Touted as a tense & gritty period thriller that meditates on the horrors of Australian colonization, it is surprising that The Nightingale is severely lacking in both tension & grittiness, plus its attempts to portray the Aboriginal suffering are so misguided that it inadvertently adds insult to the injury.
Set in the Tasmanian wilderness during the 1820s, the story follows an Irish woman on her vengeful journey after a British officer commits a violent crime against her & her family. Unfamiliar with the land, she enlists the services of an Aboriginal tracker who suffers from the trauma of his own violence-filled past.
Written & directed by Jennifer Kent (best known for The Babadook), the first act of this film alone is more brutal, harrowing & disturbing than most and paves the road for a rape-n-revenge exploitation story in a period setting until it decides to go further down the road, dilute itself, and finish on an underwhelming note.
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Kent’s intentions may be good but her execution is improper, and that’s one of the many reasons why her film fails to sell itself as whatever it was trying to be. The artsy camerawork, muted palette & glacial pace offer the impression of it being a serious & confronting work when in actuality, it is a poorly realized & unnecessarily overlong chore.
There is a confrontation around the 90-minute mark where The Nightingale could & should have ended, for the film only goes downhill after that. It wouldn’t have been the perfect finale but still sufficiently satisfying, for what comes next is as crass as it is clueless and the longer it goes on, the more troublesome & unconvincing it becomes.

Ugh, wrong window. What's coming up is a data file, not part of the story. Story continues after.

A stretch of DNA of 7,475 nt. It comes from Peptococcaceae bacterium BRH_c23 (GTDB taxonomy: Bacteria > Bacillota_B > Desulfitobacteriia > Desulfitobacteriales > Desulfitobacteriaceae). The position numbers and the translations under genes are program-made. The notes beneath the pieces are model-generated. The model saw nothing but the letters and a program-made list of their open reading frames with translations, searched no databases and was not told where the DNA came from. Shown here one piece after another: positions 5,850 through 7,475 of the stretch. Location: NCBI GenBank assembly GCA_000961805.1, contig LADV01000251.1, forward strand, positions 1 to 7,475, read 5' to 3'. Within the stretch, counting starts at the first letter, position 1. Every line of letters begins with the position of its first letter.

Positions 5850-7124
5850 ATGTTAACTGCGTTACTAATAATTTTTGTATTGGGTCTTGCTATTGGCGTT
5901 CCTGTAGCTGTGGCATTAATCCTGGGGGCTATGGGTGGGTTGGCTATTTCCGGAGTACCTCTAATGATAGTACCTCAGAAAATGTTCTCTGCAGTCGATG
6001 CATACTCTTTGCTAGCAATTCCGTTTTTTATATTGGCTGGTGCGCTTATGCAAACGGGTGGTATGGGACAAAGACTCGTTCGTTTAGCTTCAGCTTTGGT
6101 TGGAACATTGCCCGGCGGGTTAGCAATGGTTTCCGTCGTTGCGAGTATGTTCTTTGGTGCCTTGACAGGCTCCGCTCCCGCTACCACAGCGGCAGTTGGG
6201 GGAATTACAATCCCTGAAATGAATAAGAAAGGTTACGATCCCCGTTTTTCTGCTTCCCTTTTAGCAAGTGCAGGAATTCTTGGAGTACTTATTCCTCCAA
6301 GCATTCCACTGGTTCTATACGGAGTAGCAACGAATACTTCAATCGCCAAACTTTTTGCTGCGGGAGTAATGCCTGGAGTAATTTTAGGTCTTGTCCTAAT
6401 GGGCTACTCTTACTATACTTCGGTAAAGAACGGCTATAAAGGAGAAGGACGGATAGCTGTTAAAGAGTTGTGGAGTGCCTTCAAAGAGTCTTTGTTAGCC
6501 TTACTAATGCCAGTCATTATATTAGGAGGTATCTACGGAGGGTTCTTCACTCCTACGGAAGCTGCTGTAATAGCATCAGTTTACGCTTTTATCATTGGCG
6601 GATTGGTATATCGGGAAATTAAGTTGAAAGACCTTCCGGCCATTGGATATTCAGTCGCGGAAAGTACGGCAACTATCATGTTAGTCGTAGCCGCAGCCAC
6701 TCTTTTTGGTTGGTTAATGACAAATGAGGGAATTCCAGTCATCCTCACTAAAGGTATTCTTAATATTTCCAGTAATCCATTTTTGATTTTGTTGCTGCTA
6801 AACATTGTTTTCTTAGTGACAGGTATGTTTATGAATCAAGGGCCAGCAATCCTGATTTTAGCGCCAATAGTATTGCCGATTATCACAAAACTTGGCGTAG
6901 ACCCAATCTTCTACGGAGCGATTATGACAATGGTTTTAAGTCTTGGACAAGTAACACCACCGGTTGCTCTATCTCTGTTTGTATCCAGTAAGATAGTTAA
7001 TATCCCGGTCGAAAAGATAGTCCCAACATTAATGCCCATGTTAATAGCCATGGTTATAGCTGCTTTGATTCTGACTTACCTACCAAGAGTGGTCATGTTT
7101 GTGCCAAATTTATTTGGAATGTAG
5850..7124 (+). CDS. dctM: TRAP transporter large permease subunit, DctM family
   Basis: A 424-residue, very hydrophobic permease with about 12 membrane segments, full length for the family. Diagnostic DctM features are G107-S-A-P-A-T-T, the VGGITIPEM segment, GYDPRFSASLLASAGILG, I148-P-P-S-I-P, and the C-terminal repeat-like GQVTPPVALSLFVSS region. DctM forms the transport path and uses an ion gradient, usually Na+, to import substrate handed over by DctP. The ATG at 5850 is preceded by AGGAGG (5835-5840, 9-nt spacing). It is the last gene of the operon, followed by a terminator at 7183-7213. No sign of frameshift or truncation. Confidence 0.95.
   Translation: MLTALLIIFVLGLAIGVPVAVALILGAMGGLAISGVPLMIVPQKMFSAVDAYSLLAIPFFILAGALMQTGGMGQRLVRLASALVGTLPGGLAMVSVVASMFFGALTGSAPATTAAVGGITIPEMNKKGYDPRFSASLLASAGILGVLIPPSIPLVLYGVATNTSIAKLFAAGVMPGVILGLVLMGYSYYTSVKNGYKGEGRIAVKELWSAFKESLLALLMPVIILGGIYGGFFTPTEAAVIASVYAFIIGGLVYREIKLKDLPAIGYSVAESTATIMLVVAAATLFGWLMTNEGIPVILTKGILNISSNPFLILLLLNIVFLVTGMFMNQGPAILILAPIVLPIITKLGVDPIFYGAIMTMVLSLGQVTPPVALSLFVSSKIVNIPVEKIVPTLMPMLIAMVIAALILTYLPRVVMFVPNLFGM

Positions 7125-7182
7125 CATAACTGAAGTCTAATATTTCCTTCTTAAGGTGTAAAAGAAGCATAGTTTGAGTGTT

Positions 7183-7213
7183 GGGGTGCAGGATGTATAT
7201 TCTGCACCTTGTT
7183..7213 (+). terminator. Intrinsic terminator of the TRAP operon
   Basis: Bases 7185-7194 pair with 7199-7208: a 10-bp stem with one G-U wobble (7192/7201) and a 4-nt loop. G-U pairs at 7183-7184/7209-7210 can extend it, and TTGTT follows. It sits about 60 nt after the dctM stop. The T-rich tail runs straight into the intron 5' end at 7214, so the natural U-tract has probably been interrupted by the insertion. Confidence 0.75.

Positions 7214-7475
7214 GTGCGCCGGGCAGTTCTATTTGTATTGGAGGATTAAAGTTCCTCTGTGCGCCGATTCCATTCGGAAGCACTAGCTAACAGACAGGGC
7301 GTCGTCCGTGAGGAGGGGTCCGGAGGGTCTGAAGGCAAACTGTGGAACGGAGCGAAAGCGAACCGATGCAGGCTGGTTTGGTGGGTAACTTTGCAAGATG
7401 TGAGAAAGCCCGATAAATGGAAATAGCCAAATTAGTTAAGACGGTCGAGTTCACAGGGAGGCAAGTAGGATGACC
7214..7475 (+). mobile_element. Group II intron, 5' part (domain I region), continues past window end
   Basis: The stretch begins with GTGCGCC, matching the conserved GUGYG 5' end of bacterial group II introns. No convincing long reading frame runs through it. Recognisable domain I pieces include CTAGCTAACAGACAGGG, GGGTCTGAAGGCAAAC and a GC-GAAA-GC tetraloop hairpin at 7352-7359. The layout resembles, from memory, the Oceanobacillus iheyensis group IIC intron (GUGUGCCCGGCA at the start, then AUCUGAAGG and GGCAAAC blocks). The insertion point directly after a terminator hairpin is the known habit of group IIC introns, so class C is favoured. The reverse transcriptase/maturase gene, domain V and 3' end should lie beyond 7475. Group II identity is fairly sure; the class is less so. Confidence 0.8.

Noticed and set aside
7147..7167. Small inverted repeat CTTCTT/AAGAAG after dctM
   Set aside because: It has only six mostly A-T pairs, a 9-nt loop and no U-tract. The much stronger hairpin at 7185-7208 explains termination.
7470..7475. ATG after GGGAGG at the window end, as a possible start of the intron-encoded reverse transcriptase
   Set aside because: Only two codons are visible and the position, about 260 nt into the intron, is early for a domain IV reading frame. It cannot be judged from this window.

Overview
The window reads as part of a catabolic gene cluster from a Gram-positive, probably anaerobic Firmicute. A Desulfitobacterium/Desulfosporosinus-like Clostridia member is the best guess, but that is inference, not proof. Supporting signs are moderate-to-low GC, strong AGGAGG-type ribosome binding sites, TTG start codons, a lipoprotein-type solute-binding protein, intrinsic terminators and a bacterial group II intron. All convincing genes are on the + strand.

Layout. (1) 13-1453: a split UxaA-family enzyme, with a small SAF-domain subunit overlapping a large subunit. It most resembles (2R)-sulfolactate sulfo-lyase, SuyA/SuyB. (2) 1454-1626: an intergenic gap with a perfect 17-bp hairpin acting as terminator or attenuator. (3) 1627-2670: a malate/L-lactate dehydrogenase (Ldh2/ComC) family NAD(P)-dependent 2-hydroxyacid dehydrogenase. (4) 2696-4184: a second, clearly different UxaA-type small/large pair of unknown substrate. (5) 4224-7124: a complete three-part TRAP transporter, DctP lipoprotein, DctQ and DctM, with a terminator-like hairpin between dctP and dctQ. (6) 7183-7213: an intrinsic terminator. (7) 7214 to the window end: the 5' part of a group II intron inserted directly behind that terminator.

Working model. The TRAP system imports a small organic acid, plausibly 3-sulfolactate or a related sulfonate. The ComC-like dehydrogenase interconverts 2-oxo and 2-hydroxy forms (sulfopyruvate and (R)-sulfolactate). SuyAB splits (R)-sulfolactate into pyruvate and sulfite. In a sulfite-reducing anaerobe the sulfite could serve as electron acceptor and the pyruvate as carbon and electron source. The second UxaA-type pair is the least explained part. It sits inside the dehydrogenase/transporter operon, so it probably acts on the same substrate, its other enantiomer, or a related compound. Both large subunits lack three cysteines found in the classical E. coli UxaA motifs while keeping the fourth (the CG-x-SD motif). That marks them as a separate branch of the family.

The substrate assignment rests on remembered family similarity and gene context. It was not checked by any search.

England’s crimes against the indigenous population are only utilized for shock value than actual contemplation, and it keeps playing second fiddle to the Irish woman’s misery throughout its runtime. It might make some sense from a narrative viewpoint but it’s definitely a tasteless choice and more could’ve been done to balance both subplots.
On the plus side, the gloomy tone & depressing aura is fitting. The period details have an authentic quality to them. And all the actors play their roles responsibly. Aisling Franciosi’s character is more interesting than her performance, Sam Claflin has no trouble making us despise his despicable character, and Baykali Ganambarr’s strong input leaves a lasting mark.
On an overall scale, The Nightingale isn’t a film that will satisfy all palates and will evoke strong reactions from either side of the spectrum. The story works better when unfolding as a revenge thriller than anything else, and suffers from issues created by Jennifer Kent’s own misconceived writing & ineffectual handling. A weak sophomore effort that’s marred by errors of its own making.
The highlight of the film: Shoehorning that #NotAllWhiteMen moment into its already prolonged narrative for absolutely no valid reason whatsoever.